Although my recent visits to Norway (see the previous post for more on these) were not made in a particularly runological frame of mind, I kept coming across interesting runic inscriptions, in particular several involving women. So here's a quick tour of some of these, in the order of their chronology, rather than the order in which I saw them. Most obscure was probably the Tune stone (side B pictured right), well-lit and displayed in the Prehistoric Norway section of the Museum of Cultural History in Oslo, which basically includes everything up to and including the Viking Age. The inscribed stone itself contradicts the OED definition of 'prehistoric' as 'Of, relating to, dating from, or designating the time before written historical records', though I suppose you could argue about what was or was not a 'historical record'. Anyway, pedantry aside, it is a lovely stone with an intriguing inscription. I quote the English translation from Terje Spurkland's Norwegian Runes and Runic Inscriptions (now available in paperback, by the way):
(A) I, WiwaR, in memory of WoduridaR the master of the household, made these runes. (B) I entrusted the stone to WoduridaR. Three daughters arranged the funeral feast, the dearest / most devoted / most divine of the heirs.Much of the detail is obscure, so do read Terje's discussion of this 'extraordinary piece of writing' to find out what it might all mean. But there are two particular points of interest. Sometime around 400 AD, daughters could inherit property (Terje suggests that WoduridaR was the father of the three daughters, but had no son, and that WiwaR was his grandson). Secondly, the inscription is metrical, in something not unlike the ljóðaháttr of the Eddic poems. Both the supposed inheritance patterns and the verse form of the Tune inscription have their counterparts in the Viking Age and even later (since the laws and the poems were not written down until after the Viking Age). This means that either we have important evidence for an astounding longevity of certain cultural patterns in Scandinavia, or some odd coincidences.
Skipping the Viking Age, for once, it's interesting to note the presence of women in the medieval churches of Norway, both as the subject and object of the statements made in the inscriptions. A wooden pillar now in the Historical Museum in Bergen was originally in Stedje church in Sogndal. Stedje was one of those stave churches that did not survive the rebuilding craze of the nineteenth century, but the pillar at least was saved, along with a finely carved portal, also in the museum. The inscription records that 'Sigríðr of Hváll gave this staff for mercy towards the souls of Arnþórr and herself.' Arnþórr was presumably her husband, and Hváll is the farm Kvåle near the church. A man of that name at that place is mentioned in Sverris saga in the winter of 1183-4, and the saga also mentions the burning of Stedje by Sverrir's Birkibeinar, though the church itself was saved. How all this fits with the runic inscription, if it does, is impossible to tell. Magnus Olsen came to the conclusion that Sigríðr and Arnþórr were the grandparents of the saga's Arnþórr and dates the inscription to c. 1175. The runes were at about head height and are deeply carved - Sigríðr clearly wanted the world to know about her gift to the church.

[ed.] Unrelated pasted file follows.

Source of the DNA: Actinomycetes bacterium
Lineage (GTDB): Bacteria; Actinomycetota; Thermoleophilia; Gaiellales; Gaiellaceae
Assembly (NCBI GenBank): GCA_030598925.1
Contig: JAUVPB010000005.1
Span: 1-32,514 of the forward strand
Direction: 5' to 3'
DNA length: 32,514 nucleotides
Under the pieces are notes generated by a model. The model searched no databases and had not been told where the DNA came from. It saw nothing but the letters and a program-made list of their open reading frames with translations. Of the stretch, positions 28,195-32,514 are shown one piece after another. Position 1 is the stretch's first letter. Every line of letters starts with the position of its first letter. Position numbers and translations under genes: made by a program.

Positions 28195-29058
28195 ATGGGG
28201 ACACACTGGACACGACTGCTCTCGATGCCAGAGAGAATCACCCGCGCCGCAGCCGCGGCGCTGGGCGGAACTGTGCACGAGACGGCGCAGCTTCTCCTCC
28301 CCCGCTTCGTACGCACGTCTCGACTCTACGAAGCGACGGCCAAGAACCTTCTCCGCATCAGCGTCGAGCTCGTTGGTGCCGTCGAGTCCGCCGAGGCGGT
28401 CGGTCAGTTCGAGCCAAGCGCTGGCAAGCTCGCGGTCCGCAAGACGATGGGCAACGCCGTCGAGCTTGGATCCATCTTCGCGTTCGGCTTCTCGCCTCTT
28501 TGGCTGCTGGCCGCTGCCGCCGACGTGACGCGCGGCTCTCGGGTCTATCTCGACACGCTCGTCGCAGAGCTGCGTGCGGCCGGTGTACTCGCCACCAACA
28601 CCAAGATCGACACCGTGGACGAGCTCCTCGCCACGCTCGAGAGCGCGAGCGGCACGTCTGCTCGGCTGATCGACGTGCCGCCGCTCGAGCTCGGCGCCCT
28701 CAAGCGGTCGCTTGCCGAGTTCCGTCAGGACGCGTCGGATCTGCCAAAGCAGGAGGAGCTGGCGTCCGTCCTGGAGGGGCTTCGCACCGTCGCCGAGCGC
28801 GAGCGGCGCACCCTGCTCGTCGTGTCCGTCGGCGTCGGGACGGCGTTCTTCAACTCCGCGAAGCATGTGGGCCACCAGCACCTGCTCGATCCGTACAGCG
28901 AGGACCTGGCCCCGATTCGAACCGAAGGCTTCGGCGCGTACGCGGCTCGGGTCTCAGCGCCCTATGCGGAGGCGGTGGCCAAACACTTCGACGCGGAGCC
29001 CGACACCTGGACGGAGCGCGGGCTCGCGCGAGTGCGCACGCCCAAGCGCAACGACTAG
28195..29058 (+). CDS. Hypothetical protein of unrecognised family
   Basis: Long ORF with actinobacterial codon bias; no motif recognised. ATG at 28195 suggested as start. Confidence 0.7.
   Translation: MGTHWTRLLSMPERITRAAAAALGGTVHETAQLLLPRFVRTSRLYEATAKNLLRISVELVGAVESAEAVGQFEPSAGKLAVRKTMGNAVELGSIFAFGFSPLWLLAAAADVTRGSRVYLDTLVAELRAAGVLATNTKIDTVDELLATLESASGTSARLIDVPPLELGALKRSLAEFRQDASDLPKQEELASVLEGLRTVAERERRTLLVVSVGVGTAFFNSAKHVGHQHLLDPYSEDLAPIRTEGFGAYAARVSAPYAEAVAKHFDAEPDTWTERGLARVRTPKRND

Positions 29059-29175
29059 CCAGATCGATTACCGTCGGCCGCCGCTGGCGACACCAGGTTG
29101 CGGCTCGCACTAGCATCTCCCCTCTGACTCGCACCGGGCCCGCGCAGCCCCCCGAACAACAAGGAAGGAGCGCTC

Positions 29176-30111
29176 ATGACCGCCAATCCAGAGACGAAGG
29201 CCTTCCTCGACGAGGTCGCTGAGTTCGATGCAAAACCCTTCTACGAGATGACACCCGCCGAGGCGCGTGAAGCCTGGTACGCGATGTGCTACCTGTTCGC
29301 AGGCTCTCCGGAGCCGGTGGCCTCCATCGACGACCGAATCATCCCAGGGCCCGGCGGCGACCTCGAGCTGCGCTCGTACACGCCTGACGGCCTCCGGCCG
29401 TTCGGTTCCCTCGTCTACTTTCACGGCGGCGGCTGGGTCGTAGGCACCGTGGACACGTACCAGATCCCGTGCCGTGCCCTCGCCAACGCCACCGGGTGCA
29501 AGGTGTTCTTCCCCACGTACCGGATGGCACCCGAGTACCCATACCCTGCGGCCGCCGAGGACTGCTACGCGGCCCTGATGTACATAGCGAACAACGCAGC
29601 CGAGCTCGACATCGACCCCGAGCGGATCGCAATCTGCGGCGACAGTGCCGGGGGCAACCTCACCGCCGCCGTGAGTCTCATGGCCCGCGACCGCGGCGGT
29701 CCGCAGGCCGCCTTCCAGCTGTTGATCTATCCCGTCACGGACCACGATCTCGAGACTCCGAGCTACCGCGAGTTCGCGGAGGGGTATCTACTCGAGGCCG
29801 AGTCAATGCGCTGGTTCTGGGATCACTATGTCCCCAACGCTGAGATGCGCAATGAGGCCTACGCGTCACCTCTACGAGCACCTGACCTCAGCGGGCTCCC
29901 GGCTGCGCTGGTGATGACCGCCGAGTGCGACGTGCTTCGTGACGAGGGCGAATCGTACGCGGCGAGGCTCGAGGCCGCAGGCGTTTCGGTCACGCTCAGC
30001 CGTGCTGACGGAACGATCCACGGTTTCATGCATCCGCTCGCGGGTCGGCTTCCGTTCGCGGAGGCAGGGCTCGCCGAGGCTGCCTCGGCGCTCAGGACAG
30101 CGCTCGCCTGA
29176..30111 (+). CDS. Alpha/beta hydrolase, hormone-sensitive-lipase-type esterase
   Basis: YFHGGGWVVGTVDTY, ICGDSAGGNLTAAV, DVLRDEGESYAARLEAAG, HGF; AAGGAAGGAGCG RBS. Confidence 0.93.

Much less obvious, and only discovered in 1966, is a more casual inscription in Bø gamle kyrkje, on the wooden panel of a repositorium, a kind of nook in the south wall of the chancel. The inscription puzzled many learned minds, though eventually Jonna Louis-Jensen arrived at the very ingenious solution. The Old Norse text reads:
Svefn bannar mér, sótt er barna,which can roughly be translated as 'It deprives me of sleep, it is a children's disease, the enemy of the worker, inhabitant of the mountain, toil of the horse and danger to hay, the bad luck of the slave; people need to work it out.' The simple alliterative stanza poses a question, 'what deprives me of sleep?' and gives the answer in riddling form. Each of the following phrases works out as a word which is also the name of a particular rune, so the 'inhabitant of the mountain' is an ogre, or Old Norse þurs - the name of the third rune. The six phrases give the runes k u þ r u n giving, of course, the female name Guðrún. So that is clear enough. But who was she and who was she depriving of sleep? Normally, only priests went into the chancel... Was he in love, or is it just an intellectual exercise? Is it the effort of working out the riddles that keeps the writer awake? If only we could tell... The inscription is dated to around 1200, when love poetry certainly was in fashion.
fjón svinkanda, fjalls íbúi,
hests erfaði, ok heys víti,
þræls vansæla. Þat skulu ráða.
My last inscription comes from this fine pair of wrist-warmers I purchased in Heddal and knitted by a local lady who does other runic knits, too. Unfortunately, the runes don't say anything intelligible, which might be because they are based on an inscription in the gallery of Heddal stave church, which also does not say anything intelligible. Despite unconvincing attempts to make out that the runes represent the date 1242, all we can say for certain is that the runes say either -m-rn or mmrn (by interpreting the last, and possibly the first and third, runes as cryptic runes). Which could, I suppose be a cack-handed attempt to write Maria, to whom the church is in fact dedicated, or, more charitably, an abbreviation for some kind of phrase involving her name. I append a picture of the runic inscription, too, so you can compare, though it was hard to photograph through the protective glass.